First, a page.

Extradition is one of the most specialized areas of the criminal law, in part because it blends several areas of law including criminal law, international law, the conflict of laws, and administrative law. The law of extradition is further complicated because of the many different extradition partners and extradition treaties Canada has, with both civil and common law jurisdictions. At Liberty Law, our Experienced Edmonton Extradition lawyers have handled many serious and high-profile extradition matters from a number of Requesting States (although, because of the border we share, the overwhelming majority of extradition cases in Canada are with the United States).
The extradition process begins when an extradition partner, known as the “Requesting State,” asks the Minister of Justice and Attorney General of Canada to surrender an individual to them for the purpose of prosecuting them for a criminal offence in that foreign jurisdiction. The principle of “dual criminality” requires that the offence the Requesting State wants to prosecute the person for, also be a Criminal Offence in Canada. If the offence for which the Requesting State is seeking to prosecute the individual is also a Canadian Criminal offence, and if the offence meets a number of other pre-conditions, the Minister of Justice and Attorney General of Canada will issue an Authority to Proceed (ATP) which “authorizes the Attorney General to seek, on behalf of the extradition partner, an order of the court for the committal of the person.” In essence, this document gives the authorities the power to proceed with extradition proceedings against you. From there, you can be arrested and a bail hearing can be held. It is important that you seek out an experienced extradition lawyer as soon as possible to maximize your chances of getting bail while you wait for your extradition hearing.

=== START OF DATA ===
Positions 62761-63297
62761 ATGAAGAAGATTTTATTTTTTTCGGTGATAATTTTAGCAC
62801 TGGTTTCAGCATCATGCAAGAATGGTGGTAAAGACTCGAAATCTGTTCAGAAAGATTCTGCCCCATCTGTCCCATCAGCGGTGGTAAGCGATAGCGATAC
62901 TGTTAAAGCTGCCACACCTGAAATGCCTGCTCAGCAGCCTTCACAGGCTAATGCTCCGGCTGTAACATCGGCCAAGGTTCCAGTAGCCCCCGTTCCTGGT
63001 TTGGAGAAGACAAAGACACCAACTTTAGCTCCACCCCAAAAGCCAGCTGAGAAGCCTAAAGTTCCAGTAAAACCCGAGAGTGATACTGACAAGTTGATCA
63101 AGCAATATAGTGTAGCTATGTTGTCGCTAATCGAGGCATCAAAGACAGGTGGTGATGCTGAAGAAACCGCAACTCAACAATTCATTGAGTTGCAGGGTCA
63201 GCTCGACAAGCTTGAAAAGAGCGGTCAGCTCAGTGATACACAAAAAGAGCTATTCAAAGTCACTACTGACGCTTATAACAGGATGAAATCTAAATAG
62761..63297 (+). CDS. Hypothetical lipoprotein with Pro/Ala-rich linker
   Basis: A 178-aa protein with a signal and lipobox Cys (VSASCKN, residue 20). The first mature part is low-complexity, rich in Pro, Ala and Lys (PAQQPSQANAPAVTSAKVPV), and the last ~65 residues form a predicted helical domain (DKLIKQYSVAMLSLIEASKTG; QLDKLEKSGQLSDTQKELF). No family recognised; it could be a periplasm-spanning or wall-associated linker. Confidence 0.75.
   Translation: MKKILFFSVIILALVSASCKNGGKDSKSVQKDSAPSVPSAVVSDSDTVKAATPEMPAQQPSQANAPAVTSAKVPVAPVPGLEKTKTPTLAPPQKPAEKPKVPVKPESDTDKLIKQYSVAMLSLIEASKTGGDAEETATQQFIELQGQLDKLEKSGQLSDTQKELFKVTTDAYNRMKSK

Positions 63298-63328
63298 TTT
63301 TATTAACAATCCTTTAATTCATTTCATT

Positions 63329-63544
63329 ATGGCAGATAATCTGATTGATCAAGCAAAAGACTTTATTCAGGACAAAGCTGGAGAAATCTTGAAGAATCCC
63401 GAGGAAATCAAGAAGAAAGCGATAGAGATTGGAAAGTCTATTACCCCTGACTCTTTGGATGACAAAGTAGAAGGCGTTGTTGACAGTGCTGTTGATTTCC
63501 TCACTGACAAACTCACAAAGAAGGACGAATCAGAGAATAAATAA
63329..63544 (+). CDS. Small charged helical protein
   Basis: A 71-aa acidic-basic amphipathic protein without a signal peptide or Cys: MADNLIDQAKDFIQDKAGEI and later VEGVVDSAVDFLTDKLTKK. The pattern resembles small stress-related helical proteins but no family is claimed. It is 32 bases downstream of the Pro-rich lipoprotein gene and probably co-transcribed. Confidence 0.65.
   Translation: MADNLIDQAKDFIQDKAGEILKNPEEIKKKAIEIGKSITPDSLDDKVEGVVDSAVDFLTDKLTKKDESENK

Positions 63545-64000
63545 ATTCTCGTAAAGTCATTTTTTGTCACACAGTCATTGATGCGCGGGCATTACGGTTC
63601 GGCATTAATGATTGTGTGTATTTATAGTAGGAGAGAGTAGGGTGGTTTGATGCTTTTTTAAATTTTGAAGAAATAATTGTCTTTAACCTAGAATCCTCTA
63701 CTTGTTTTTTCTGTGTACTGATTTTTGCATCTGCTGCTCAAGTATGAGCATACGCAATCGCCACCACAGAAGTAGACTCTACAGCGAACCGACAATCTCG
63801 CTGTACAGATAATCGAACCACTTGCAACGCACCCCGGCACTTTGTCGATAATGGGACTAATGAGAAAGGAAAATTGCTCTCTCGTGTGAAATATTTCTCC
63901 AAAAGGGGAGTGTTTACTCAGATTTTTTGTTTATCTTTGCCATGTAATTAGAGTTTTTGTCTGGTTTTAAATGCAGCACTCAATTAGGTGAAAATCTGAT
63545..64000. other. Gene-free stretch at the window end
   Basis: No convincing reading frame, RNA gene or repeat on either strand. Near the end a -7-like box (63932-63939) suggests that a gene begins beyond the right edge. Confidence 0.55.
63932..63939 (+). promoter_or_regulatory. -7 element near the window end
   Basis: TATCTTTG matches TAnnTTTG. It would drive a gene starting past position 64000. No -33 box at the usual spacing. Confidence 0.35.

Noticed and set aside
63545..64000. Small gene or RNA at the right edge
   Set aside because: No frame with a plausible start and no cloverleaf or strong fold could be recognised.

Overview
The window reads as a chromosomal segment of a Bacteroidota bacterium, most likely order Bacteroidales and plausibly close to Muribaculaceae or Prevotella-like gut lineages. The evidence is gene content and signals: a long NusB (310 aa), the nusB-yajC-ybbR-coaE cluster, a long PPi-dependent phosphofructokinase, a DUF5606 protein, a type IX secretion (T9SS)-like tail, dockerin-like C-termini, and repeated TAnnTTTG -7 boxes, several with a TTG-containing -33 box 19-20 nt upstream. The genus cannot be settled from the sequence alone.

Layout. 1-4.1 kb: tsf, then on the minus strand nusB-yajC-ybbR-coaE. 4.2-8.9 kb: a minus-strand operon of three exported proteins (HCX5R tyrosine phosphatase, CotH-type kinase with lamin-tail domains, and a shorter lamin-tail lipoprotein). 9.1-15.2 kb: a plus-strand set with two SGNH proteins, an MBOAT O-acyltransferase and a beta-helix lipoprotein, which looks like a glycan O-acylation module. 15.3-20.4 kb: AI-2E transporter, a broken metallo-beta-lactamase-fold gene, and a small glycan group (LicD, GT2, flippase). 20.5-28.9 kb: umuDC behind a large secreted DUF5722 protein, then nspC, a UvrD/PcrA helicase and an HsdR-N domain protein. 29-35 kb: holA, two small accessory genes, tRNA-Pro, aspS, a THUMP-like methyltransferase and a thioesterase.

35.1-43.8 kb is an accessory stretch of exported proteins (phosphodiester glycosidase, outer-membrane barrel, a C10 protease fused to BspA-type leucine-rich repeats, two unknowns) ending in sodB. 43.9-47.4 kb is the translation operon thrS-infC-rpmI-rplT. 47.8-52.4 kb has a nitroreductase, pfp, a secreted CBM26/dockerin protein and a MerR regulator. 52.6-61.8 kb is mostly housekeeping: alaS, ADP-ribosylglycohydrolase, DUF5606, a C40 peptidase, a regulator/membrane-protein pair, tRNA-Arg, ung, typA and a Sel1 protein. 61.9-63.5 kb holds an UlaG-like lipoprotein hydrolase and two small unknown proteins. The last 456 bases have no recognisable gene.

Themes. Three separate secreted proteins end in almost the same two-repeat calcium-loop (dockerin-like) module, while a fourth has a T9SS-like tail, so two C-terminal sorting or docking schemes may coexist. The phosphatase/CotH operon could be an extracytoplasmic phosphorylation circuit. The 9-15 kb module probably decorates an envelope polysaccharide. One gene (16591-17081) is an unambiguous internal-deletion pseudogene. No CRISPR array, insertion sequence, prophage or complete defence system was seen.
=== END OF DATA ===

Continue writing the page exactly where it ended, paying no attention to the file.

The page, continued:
At the extradition hearing, the Attorney General will put the evidence available to the Requesting State before the Court in a document known as the Record of the Case (ROC). If the ROC is found to be admissible, and if it establishes some evidence on each element of the offence specified in the ATP then, subject to a few arguments, you will be committed for surrender. Once committed for surrender, the Minister of Justice decides whether you will actually be turned over to the Requesting State.
Like Canadian criminal proceedings, you have the right to a lawyer at each stage of your extradition proceedings, including for bail, at the extradition hearing before a judge, and before the Minister of Justice. Additionally, you have the right to appeal both the decision of the Extradition Judge and the Minister of Justice to the Alberta Court of Appeal. While extradition proceedings are notoriously difficult to win, there are a number of arguments that can be made on your behalf at each stage of the proceedings.
At Liberty Law, we have a number of experienced extradition lawyers that have handled numerous high-profile extradition cases, from several different jurisdictions. Additionally, we have contacts with legal experts in several foreign jurisdictions, whose evidence is often required in extradition proceedings. If you have been arrested on an extradition warrant, served an ATP or believe that an extradition warrant may have been issued for you, it is important that you get an experienced Edmonton extradition lawyer on your side. To find out which lawyer is right for you, contact us for your free 30-minute consultation now at 1-877-547-6006.Request Free Consultation
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